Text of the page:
AIDS-Free World wants to emphasize that many critical details are not in our possession. Only the UN can provide them. How many times have the same women and girls been interviewed, knowing the trauma that is induced by repetitive interviewing? What legal basis does the UN have to conduct these interviews? Of what, exactly, does any psycho-social counselling and medical assistance consist? How many of the women and girls so far interviewed once, twice, or three times by UN staff have received what Ms. Lute describes as “emergency” assistance? Have the local police authorities been informed? To what extent are they involved in the investigation of these criminal acts?

MINUSCA’s April 7, 2016 code cable to headquarters (which our sources quoted, but did not send to us in its original form) stated that the team was deployed “to carry out a prel[iminary] investigation into allegation of sexual violence by UN and non-UN international military forces” and was composed of personnel from MINUSCA’s human rights division, UNFPA (the Population Fund), UNICEF (the UN Children’s Fund) and UNHCR (the UN Refugee Agency). The ‘integrated team’ did not include professional investigators from the UN’s independent Office of Internal Oversight Services.

If the UN, which is not authorized to conduct criminal investigations, is sending “integrated teams” and OIOS investigators to interview victims and witnesses, gather information and preserve evidence, are they acting alone, or in conjunction with—and at the request of—authorized law enforcement personnel from France, Gabon, Burundi, and any other governments whose troops have been identified so far?

Details provided in the April 7th cable:

All of the alleged victims were women and girls.

…allegations show that food, including rations, and money was exchanged for sex, often with promises of marriage. 

…numerous allegations of rapes – when victims went to collect water or when they approached international forces to sell fruit (a pattern of raping closely reminiscent of Darfur)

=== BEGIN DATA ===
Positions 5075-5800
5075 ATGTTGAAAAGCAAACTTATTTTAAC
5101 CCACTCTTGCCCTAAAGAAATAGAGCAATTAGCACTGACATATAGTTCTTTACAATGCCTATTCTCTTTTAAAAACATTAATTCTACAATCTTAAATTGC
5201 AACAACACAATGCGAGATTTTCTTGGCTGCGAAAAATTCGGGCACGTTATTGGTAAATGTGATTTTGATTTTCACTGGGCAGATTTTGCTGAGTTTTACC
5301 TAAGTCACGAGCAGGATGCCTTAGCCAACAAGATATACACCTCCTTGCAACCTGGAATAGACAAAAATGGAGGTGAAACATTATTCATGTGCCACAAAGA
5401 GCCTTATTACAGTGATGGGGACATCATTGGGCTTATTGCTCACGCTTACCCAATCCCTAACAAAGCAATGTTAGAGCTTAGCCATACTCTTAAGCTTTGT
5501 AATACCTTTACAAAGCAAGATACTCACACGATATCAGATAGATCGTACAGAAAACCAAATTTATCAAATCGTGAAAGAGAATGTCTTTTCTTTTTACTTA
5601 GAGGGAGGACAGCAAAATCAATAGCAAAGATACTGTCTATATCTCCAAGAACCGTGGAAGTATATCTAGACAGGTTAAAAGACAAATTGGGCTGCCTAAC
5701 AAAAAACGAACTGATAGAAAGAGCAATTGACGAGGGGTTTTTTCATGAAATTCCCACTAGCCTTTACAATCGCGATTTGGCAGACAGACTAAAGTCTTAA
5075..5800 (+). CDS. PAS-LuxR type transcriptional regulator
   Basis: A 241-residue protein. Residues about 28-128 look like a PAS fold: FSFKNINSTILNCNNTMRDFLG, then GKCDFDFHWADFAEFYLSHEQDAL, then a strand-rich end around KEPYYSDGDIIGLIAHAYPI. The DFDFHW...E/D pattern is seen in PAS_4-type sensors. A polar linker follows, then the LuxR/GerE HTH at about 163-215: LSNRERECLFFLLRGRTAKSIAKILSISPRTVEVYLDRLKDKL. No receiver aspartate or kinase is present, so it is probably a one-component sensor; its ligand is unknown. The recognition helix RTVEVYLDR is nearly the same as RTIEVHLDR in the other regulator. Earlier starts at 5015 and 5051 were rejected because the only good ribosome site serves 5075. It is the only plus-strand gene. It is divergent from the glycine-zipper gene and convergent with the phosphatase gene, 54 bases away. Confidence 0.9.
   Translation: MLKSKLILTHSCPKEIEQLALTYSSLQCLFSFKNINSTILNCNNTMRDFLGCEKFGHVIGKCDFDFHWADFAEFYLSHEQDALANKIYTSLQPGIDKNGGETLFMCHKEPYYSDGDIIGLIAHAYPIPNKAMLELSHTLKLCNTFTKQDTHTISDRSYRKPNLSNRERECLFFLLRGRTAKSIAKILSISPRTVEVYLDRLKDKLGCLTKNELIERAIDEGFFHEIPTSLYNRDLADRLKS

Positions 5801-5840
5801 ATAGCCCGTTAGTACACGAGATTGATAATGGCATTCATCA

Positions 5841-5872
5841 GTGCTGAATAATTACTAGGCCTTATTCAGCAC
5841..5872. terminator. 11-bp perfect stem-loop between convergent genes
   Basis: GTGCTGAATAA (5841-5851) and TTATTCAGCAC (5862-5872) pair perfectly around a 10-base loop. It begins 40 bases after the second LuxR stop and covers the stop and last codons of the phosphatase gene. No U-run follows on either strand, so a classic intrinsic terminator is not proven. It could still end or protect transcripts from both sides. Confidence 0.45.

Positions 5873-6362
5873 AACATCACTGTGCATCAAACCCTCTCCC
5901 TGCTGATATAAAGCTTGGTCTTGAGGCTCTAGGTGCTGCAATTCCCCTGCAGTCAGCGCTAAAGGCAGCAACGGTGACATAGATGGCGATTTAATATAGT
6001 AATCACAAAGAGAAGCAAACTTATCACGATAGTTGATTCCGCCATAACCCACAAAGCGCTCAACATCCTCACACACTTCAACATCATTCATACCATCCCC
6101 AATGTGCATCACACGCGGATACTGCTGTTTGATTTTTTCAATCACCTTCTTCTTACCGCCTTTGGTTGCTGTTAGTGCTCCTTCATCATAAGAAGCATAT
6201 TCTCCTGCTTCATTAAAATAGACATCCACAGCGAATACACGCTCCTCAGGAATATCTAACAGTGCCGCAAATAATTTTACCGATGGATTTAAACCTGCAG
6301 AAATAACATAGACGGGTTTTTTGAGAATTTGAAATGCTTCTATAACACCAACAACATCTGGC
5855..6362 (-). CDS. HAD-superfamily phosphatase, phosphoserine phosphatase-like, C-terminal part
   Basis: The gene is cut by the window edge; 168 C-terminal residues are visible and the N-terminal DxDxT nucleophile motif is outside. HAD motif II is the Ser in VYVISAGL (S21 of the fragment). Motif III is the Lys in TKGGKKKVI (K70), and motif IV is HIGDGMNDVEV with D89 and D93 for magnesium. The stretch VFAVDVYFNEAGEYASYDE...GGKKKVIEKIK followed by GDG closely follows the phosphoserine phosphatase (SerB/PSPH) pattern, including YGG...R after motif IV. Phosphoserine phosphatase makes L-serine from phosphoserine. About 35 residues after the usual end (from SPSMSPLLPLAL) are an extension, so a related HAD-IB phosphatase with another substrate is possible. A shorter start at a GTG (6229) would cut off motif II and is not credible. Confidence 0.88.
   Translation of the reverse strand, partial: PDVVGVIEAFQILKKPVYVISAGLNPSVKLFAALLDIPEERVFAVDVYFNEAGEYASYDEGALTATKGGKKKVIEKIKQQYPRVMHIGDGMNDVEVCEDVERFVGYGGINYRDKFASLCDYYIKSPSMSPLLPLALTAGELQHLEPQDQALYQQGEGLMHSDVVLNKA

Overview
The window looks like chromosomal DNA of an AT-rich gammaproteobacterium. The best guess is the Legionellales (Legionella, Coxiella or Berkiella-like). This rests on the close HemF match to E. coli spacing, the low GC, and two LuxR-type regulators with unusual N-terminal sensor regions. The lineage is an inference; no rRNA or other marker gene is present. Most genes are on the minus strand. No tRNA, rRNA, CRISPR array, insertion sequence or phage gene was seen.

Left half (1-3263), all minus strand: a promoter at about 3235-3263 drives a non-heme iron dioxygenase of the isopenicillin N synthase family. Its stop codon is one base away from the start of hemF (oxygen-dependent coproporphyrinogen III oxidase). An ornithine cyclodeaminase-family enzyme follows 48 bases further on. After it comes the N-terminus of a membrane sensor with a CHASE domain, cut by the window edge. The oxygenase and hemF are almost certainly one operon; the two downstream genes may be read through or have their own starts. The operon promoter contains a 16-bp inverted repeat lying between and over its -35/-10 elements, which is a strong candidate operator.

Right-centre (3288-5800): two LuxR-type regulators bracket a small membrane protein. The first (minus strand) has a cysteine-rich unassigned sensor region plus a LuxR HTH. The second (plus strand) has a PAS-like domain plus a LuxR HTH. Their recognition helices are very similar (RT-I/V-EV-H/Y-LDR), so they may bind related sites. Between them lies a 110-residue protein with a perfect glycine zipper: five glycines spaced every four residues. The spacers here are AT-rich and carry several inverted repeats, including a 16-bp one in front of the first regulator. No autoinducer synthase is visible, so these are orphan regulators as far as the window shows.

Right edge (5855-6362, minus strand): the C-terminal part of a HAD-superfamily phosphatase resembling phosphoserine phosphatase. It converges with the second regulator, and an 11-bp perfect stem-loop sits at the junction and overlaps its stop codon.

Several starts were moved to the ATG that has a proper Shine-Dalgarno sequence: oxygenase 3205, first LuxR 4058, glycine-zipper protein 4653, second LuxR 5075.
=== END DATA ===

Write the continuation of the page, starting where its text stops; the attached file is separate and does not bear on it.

…justice system in Dekoa is nonexistent.

The Code Blue campaign sees the UN’s ad hoc responses to ever-growing reports of sexual violence as improvised and dangerously unprofessional. Droves of women and girls who’ve come forward in the past month are being subjected to a chaotic grab-bag of bits and pieces of UN activities, slapped together by the MINUSCA mission without adequate headquarters leadership or oversight, thought, planning, protocols, guidelines, or clear channels of communication.

Whatever the UN’s intentions, the organization may well be compounding victims’ trauma irreversibly through this round-robin of “preliminary” interviews, conducted over and over again, and with no real justice, protection, or support in sight.

With every new piece of sordid information it becomes clear that the UN itself is clearly unable to handle sexual exploitation and abuse in peacekeeping operations. There is no plan, and there is absolutely no leadership. We are persuaded that the only answer is to take management of sexual exploitation and abuse reports out of the hands of the United Nations Secretariat entirely, and place it in the hands of an external, expert oversight panel, chosen from and responsible to the Member States. When the panel, over the course of two to three years, working in real time, has cleaned up the morass of sexual exploitation and abuse, in every particular, then and only then can the responsibility be returned to the UN.